What Motivates Kids?
So there’s a lot to gain from regular physical activity, but how do you encourage kids to do it? The three keys are:
1.Choosing the right activities for a child’s age: If you don’t, the child may be bored or frustrated.
2.Giving kids plenty of opportunity to be active: Kids need parents to make activity easy by providing equipment and taking them to playgrounds and other active spots.
3.Keeping the focus on fun: Kids won’t do something they don’t enjoy.
When kids enjoy an activity, they want to do more of it. Practicing a skill — whether it’s swimming or riding a tricycle — improves their abilities and helps them feel accomplished, especially when the effort is noticed and praised. These good feelings often make kids want to continue the activity and even try others.
The best way for kids to get physical activity is by incorporating physical activity into their daily routine. Toddlers and preschoolers should play actively several times a day. Children 6 to 17 years should do 60 minutes or more physical activity daily. This can include free play at home, active time at school, and participation in classes or organized sports.
Here’s Some Age-Based Advice:
Preschoolers: Preschoolers need play and exercise that helps them continue to develop important motor skills — kicking or throwing a ball, playing tag or follow the leader, hopping on one foot, riding a trike or bike with training wheels, freeze dancing, or running obstacle courses.
Although some sports leagues may be open to kids as young as 4, organized and team sports are not recommended until they’re a little older. Preschoolers can’t understand complex rules and often lack the attention span, skills, and coordination needed to play sports. Instead of learning to play a sport, they should work on fundamental skills.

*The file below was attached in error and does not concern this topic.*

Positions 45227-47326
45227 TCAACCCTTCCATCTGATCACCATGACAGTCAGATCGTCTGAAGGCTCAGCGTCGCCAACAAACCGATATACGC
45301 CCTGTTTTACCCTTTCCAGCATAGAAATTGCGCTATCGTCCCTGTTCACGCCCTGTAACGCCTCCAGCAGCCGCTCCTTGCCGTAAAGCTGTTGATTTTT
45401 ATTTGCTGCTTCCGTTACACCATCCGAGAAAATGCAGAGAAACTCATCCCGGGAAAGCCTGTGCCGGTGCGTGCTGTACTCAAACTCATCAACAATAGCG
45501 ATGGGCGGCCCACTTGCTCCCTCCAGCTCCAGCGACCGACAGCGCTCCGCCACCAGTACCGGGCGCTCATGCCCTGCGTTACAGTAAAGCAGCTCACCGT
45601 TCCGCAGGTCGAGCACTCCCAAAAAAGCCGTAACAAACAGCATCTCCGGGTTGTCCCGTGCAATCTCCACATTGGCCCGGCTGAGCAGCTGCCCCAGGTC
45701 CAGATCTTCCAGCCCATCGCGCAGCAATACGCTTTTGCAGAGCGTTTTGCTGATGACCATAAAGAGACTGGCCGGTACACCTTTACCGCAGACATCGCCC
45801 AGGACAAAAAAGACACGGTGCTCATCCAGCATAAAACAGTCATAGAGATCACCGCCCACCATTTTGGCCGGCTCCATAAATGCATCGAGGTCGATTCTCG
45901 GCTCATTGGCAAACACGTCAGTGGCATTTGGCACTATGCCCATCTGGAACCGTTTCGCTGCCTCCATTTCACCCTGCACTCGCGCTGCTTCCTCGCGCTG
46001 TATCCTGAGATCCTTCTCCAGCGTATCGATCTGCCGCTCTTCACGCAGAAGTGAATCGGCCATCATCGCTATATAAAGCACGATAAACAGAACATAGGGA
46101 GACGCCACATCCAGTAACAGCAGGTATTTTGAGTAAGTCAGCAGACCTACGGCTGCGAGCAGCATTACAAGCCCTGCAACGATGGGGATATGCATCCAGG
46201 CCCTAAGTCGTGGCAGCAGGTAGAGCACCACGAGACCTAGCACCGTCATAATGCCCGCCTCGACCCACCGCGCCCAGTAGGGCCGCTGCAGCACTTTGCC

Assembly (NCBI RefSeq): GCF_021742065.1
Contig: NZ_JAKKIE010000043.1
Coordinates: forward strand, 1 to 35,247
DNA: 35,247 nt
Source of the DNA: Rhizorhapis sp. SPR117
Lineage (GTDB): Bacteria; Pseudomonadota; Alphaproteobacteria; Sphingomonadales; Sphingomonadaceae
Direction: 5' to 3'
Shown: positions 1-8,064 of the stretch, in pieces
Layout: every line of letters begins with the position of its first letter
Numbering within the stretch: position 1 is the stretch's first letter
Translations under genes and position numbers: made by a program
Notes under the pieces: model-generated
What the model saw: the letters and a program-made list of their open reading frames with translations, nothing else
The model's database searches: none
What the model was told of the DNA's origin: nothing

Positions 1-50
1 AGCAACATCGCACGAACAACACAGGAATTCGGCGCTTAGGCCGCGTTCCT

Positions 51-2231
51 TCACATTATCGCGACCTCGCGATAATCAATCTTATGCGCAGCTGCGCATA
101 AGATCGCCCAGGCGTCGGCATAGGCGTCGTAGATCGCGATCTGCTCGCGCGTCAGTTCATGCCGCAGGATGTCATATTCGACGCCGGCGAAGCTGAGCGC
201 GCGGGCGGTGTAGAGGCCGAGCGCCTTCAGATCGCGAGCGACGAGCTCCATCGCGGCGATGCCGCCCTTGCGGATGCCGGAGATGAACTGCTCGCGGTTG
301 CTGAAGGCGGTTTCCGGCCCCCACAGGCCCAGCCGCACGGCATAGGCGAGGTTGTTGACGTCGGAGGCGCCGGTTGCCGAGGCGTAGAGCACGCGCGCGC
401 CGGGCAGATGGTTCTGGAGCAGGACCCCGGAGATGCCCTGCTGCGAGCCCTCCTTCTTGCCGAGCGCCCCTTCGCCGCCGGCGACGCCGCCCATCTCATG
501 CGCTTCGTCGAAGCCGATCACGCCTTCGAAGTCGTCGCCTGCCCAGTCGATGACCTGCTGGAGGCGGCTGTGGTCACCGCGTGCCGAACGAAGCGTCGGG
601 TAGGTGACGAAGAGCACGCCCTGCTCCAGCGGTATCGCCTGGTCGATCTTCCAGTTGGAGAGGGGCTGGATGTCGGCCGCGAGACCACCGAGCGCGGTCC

School-age: With school-age kids spending more time on sedentary pursuits like watching TV and playing computer games, the challenge for parents is to help them find physical activities they enjoy and feel successful doing. These can range from traditional sports like baseball and basketball to martial arts, biking, hiking, and playing outside.
As kids learn basic skills and simple rules in the early school-age years, there might only be a few athletic standouts. As kids get older, differences in ability and personality become more apparent. Commitment and interest level often go along with ability, which is why it’s important to find an activity that’s right for your child. Schedules start getting busy during these years, but don’t forget to set aside some time for free play.
Teenagers: Teens have many choices when it comes to being active — from school sports to after-school interests, such as yoga or skateboarding. It’s important to remember that physical activity must be planned and often has to be sandwiched between various responsibilities and commitments.
Do what you can to make it easy for your teen to exercise by providing transportation and the necessary gear or equipment (including workout clothes). In some cases, the right clothes and shoes might help a shy teen feel comfortable biking or going to the gym.